Outputs of the police production process can be classified into two broad categories, representing two different dimensions of activity – the control of crime and the maintenance of social order. One of the most commonly used output variables in efficiency analysis of crime prevention activity is the number of offences recorded in the area. Earlier studies (e.g. Carrington et al., 1997; Drake & Simper, 2000; Nyhan & Martin, 1999) have used the total number of offences recorded or the number of offences recorded by crime type or category. This practice, however, is seen as problematic as the choice of crime type/s that the police prevent is/are arbitrary and the inputs or contribution from other interventions from society (e.g. education, occupation and vocational skills training programs) may be neglected. Also, as previously highlighted, findings on the relationship between the number of police officers and crime are mixed – with a positive association found for a net-widening effect and a negative association found in the general deterrence of crime.

Number of arrests and clear-ups/detection are also commonly used as output variables. These numbers and figures can be presented in absolute terms (i.e. the number of arrests/offence cleared) or in relative terms (i.e. the arrest/clear-up rates – number of arrests/clear-ups in relation to the number of recorded crimes). With the aim of reflecting this possible heterogeneity in resolution of different crimes, analysts may also segregate the numbers and figures by crime type or category. With regards to arrests and clear-ups/detection, arrests are considered to be a less preferable option. For example, Diez-Ticio and Mancebon (2002) identify two key limitations—the first limitation concerns over evaluation of efficiency due to the potential scenarios with wrongfully arrested individuals or illegitimate arrests of guilty individuals without the support of evidence for conviction and sanction. The second focuses on the higher possibility of manipulation and misconduct by the police in making a false (single or multiple) arrest opposed to detecting crime.

Based on the potential limitations that are observed among counts of number of crimes and arrests, detection, and specifically the detection rate of crime (as the output variable), is deemed to be a less biased measure of efficiency than the available alternatives. A key strength of using the detection rate, as a relative term, more accurately reflects the efficiency of policing in relation to the level of the crime problem in a given district. The use of a rate would, therefore, ensure that the output (e.g. crime, arrest or detection) is not a proxy of other district-specific characteristics such as population size, geographical size or socioeconomic status of the population. Since the detection rate is dependent on the level of the crime problem (i.e. detection rate equals number of detected crimes divided by the number of recorded crimes), caution should be exercised as the presence of police officers may potentially affect the rate in a number of ways: (1) detecting more crimes; (2) deterring crime – reducing the denominator; or (3) widening the net and recording more crimes – increasing the denominator.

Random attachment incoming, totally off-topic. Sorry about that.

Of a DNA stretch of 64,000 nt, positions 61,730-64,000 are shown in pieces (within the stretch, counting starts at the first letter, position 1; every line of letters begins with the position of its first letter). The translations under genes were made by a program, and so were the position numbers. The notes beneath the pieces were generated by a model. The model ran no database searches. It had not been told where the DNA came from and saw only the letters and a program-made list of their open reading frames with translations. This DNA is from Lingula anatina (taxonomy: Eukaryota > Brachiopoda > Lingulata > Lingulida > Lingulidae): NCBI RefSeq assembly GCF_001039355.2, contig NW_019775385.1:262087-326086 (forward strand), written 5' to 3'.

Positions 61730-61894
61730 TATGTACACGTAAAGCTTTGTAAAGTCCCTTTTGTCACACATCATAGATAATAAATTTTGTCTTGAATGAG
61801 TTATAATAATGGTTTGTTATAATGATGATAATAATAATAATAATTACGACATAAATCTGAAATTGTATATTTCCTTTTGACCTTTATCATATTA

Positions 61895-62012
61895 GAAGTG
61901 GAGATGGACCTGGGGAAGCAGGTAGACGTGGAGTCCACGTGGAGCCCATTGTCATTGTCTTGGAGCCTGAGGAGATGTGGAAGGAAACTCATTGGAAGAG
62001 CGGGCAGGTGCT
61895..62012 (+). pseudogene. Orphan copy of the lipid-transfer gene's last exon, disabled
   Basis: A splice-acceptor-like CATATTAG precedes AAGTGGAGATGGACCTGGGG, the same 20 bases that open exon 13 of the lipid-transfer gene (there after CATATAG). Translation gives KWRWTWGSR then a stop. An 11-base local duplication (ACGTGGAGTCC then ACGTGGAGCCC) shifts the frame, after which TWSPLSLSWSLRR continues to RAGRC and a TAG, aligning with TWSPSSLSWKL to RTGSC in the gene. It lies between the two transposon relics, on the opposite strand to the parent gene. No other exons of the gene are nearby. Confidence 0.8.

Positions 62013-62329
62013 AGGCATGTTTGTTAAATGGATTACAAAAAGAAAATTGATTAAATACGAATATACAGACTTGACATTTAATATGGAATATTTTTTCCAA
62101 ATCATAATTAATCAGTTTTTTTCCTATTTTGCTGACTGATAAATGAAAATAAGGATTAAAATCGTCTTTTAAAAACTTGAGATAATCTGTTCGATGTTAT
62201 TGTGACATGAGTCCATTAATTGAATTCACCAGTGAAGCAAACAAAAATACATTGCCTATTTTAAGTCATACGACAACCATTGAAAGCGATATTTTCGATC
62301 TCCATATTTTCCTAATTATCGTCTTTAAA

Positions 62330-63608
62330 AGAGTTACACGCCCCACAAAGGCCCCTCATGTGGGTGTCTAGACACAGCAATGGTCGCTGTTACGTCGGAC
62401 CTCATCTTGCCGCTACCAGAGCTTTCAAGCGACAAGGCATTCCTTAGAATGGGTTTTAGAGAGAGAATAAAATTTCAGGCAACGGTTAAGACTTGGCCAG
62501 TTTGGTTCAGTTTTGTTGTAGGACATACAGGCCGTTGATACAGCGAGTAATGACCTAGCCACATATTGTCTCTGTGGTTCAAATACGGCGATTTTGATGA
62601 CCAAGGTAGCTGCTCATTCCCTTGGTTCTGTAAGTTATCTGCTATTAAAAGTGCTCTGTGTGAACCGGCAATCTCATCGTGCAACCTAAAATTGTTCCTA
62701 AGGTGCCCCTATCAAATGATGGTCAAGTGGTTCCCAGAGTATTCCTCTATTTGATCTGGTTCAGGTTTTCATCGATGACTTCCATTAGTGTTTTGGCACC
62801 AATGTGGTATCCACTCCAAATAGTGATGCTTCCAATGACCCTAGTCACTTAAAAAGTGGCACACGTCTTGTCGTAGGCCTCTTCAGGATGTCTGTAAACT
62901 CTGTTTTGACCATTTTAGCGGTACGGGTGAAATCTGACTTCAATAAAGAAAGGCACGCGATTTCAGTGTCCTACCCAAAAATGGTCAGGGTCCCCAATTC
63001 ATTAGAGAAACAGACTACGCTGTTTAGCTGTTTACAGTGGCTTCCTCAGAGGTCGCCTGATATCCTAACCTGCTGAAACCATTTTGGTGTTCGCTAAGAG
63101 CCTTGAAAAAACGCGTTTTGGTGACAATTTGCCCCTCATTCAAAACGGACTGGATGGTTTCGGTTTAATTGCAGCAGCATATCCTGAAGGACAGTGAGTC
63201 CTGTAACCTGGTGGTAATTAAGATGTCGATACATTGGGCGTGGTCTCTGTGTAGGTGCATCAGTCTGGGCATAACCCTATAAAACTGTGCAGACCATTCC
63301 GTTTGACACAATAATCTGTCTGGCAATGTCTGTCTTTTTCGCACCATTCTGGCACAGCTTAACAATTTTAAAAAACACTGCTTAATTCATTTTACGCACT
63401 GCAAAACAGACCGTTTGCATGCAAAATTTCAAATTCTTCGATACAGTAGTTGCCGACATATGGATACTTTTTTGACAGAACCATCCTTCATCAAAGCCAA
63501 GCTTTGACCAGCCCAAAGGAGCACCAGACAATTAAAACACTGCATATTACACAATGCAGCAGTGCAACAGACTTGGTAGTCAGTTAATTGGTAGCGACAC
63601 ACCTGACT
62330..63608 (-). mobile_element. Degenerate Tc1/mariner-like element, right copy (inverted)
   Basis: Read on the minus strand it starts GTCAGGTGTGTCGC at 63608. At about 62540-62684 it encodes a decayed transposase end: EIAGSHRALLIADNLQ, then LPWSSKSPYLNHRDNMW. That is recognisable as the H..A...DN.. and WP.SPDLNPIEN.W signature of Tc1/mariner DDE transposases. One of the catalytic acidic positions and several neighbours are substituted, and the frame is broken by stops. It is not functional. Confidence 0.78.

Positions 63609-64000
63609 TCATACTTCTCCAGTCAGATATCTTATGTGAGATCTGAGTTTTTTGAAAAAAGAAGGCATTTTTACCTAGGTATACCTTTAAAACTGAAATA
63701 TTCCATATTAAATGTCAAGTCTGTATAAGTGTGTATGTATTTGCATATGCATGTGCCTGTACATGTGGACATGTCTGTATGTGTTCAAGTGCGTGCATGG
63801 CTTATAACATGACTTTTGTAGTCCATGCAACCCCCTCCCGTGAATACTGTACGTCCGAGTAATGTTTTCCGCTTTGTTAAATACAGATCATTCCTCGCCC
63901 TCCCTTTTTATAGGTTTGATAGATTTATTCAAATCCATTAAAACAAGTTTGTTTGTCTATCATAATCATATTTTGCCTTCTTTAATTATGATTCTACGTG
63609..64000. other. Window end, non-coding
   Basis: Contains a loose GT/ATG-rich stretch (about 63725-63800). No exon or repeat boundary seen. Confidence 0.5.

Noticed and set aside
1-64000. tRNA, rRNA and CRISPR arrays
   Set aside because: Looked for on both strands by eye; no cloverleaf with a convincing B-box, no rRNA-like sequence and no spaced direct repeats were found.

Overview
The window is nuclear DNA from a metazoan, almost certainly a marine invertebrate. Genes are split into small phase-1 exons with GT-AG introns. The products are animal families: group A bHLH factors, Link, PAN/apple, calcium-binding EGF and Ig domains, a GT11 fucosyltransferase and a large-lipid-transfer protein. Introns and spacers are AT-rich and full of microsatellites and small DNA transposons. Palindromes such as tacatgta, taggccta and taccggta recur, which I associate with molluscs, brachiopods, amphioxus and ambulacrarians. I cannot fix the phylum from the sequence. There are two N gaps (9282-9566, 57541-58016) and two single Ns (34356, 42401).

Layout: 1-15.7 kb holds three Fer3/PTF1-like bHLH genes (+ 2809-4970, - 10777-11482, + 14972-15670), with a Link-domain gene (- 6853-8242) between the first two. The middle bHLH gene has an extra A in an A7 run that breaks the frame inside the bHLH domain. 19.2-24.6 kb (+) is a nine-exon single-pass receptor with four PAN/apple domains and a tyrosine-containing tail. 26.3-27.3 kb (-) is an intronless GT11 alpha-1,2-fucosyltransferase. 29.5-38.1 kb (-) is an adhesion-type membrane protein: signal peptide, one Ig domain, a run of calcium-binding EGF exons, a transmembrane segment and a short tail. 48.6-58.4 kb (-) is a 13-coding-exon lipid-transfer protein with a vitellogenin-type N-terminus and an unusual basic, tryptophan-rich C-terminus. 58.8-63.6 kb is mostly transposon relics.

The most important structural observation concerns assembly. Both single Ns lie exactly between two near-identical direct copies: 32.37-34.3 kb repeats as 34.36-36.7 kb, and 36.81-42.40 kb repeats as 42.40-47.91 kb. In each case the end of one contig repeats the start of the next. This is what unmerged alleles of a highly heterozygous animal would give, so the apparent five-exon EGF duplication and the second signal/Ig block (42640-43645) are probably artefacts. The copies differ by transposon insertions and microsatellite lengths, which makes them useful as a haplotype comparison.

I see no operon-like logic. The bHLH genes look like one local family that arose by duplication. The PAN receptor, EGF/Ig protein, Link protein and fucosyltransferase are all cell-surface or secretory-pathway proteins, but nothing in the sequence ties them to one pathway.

Input variables used in DEA of the police production process

There are two key types of input factors that affect the police production process: (1) resources (e.g. land, labour and capital); and (2) contextual factors (e.g. population size, geographical size of the district). Resources tend to be under the control of the policing agency, while contextual factors lie outside the control of the policing agency.

With regards to resources, labour—as in the strength of police (sworn officers and civilians), and capital equipment (e.g. number of premises, vehicles and information systems etc.) are commonly included in efficiency analysis models. Depending on the type of efficiency model, these resources may be priced as expenses (for cost-efficiency analysis) or quantified as functional inputs such as labour force (for allocative efficiency analysis). In the former, where the analyst attempts to evaluate the relative cost-efficiency of a DMU (e.g. police station) in relation to the benchmark DMUs, the expenditure/s are commonly captured under categories including, total department costs, employment costs, premises-related expenses, transport-related expenses and capital and other costs. In the latter, the unit used for each labour and capital input may vary. Earlier models (e.g. Barros & Alves, 2005; Carrington et al., 1997; Diez-Ticio & Mancebon, 2002; Gorman & Ruggiero, 2008; Hughes & Yaisawarng, 2004; Moore et al., 2005; Sun, 2002; Thanassoulis, 1995) used the total number of police officers to reflect the endowment of the labour force. Some of these studies calculate the ratio of the total number of police officers to total population of the district for the input.